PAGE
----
Round-headed nails have a round head. They resemble the nails available loose at the hardware store. They are assembled into a roll or strip so you can use it multiple times without having to reload it after each nail.

All roll nails have a round head.
Not all strip nails have a round head.
Nails with pinched or eccentric heads are always joined together to form strips. In this process, the shafts of the nails sit against each other. This allows more nails to fit in the device so you can use the tacker multiple times without having to reload.

Most roundhead strip nailers have a capacity of 50 nails. Most strip nailers for pinched-head nails have a capacity of 75 nails. However, the number of nails per load always depends on the length of the magazine and the diameter of the nail shafts.

There is little difference between the bonding strength of round-headed nails and nails with pinched heads. The bonding strength is largely in the shaft. The head contributes only when the shank begins to slip out of the wood. The head prevents the top layer of the material from beginning to loosen the bottom layer. Sometimes, when the top layer is weaker than the bottom layer, the head is pulled through the top layer. The force required to do this is much the same for round-headed nails as for nails with pinched heads.

Finishing nails and brads have rectangular heads. The head is the same width as the shaft, but it is deeper than the shaft. As a result, they have greater bonding strength. However, less force is required to pull the head through the top layer than nails with larger, round or pinched heads.


Different nails have different head sizes, depending on shank diameter and application. For a nail with a small shank diameter and a large head diameter, the head would easily detach from the shank. Also, the larger the head diameter is, the fewer nails will fit on a roll or strip. However, there are certain applications that require a very large head diameter, such as for roofing shingles. Such nails for roofing applications have a head diameter of 10 mm so that they hold the shingles (roofing shingles) securely and prevent them from cracking in strong winds.

The shank

The shank is the part of the nail that provides almost all the bonding force. The shank is forced between the wood fibers, where the fibers press against the shank. This pressure makes it difficult to pull nails out of wood.

There are four types of shanks: smooth, spiral, ringed and screwed.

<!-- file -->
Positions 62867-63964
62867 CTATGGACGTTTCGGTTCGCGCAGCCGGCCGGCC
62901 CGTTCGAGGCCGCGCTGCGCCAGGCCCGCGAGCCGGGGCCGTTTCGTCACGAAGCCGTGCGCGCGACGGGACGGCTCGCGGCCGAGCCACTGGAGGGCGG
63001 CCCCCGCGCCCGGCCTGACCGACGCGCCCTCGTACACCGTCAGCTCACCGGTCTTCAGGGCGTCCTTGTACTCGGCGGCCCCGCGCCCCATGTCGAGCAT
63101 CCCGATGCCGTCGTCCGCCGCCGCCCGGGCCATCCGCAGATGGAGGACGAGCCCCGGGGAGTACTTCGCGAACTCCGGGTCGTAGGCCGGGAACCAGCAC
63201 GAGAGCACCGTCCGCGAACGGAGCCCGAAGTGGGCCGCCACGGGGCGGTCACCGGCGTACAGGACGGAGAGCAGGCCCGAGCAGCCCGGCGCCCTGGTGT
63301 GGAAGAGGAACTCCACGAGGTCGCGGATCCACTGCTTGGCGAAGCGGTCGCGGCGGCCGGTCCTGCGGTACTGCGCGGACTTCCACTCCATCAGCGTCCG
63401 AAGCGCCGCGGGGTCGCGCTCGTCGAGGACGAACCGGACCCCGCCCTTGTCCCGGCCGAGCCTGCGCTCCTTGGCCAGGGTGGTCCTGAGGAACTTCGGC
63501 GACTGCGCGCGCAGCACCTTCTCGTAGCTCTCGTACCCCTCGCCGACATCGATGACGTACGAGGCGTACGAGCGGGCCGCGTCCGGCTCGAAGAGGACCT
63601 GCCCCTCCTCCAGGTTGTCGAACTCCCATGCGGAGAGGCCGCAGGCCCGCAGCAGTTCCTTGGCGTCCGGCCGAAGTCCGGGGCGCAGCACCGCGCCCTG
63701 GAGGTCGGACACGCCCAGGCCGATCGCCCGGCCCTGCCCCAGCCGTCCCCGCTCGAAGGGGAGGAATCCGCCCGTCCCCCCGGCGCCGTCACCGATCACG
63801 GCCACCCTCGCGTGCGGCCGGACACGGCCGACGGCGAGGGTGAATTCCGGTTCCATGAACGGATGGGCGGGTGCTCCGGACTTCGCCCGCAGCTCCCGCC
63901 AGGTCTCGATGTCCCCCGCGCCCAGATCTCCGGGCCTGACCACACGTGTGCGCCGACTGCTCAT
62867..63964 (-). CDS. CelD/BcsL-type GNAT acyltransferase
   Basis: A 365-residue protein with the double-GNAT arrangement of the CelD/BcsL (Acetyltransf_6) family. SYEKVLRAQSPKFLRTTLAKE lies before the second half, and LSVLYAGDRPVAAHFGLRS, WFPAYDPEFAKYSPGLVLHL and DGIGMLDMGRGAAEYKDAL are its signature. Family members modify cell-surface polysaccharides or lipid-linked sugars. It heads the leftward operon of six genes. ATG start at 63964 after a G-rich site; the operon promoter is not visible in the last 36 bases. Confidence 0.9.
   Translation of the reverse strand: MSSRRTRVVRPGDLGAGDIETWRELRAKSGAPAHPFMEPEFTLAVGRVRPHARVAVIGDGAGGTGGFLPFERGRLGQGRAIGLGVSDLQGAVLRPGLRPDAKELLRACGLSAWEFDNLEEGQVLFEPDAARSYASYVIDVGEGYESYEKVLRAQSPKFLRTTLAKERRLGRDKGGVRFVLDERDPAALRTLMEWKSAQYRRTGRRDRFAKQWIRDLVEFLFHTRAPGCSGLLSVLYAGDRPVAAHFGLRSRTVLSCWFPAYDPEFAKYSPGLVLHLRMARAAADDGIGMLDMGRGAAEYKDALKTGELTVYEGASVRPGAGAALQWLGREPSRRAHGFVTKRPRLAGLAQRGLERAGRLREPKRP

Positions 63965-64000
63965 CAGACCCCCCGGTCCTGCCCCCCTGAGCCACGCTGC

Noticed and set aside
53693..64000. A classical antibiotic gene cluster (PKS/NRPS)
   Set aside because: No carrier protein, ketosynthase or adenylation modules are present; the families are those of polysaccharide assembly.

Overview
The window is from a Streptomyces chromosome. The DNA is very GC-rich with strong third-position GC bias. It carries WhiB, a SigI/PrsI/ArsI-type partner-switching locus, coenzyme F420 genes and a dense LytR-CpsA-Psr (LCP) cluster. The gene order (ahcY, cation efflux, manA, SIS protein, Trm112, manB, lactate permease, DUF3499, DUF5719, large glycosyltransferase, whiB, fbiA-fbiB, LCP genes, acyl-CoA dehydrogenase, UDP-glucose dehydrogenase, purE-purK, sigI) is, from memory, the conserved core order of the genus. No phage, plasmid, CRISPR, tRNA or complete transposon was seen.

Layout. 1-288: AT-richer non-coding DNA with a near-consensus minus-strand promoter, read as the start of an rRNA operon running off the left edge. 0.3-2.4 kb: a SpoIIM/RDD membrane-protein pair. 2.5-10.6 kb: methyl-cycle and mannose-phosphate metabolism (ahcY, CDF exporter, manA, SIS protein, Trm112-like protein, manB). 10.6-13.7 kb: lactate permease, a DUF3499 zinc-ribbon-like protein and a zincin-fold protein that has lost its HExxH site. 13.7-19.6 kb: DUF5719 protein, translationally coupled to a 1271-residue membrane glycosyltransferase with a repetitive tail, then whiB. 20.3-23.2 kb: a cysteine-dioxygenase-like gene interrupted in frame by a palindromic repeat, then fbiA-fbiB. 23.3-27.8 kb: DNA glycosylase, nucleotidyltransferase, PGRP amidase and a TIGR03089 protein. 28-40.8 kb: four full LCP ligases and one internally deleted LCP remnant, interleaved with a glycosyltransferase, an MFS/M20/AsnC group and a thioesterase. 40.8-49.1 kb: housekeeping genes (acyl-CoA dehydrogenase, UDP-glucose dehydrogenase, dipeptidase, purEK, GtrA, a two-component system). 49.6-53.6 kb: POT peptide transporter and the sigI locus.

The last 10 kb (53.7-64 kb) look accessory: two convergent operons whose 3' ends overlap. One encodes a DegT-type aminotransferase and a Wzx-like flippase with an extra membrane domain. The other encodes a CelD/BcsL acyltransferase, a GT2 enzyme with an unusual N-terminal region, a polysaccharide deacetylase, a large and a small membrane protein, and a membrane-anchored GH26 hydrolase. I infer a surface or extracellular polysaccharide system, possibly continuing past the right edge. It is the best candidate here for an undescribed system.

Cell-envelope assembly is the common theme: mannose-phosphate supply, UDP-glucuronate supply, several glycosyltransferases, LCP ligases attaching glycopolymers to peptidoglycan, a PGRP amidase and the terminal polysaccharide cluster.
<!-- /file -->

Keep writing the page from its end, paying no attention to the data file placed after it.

Smooth-shanked nails, as the word implies, have a smooth finish. Because they are smooth, these types of nails are quick to manufacture and therefore the cheapest. However, they have the smallest bond strength. They require less striking force and generally consume less air per nail. Sometimes they can be used in conjunction with a smaller device.

Spiral-shanked nails have either a tapped finish (like a screw) or a spiral finish. Either way, the purpose of the deformed shank is to increase the force needed to pull the nail out of the wood. The wood fibers wrap around the deformed shank, and the different diameters of the shank provide greater bond strength.

In nails with a ring shank, the shank has a series of rings. Again, the different diameters of the shank lead to greater bonding strength. Both ring-shanked and screw-shanked nails are more production-intensive, so they tend to be more expensive than smooth-shanked nails. They also consume more air per nail and require more striking force to drive them into hardwood.

On the other hand, these nails offer greater bond strength than spiral-shanked nails. Of course, this is even more true in larger sizes when you compare nails with ring shank and screw shanks in bonding strength to a nail with smooth shank.

The point

The point of a nail is more important than it appears at first glance. There are points for normal applications and points that prevent wood from breaking.


The standard tip for all nails is a chisel point. This is quite sharp and allows the nail to penetrate the wood easily.

To prevent the wood from splitting, there are blunt points and flat points.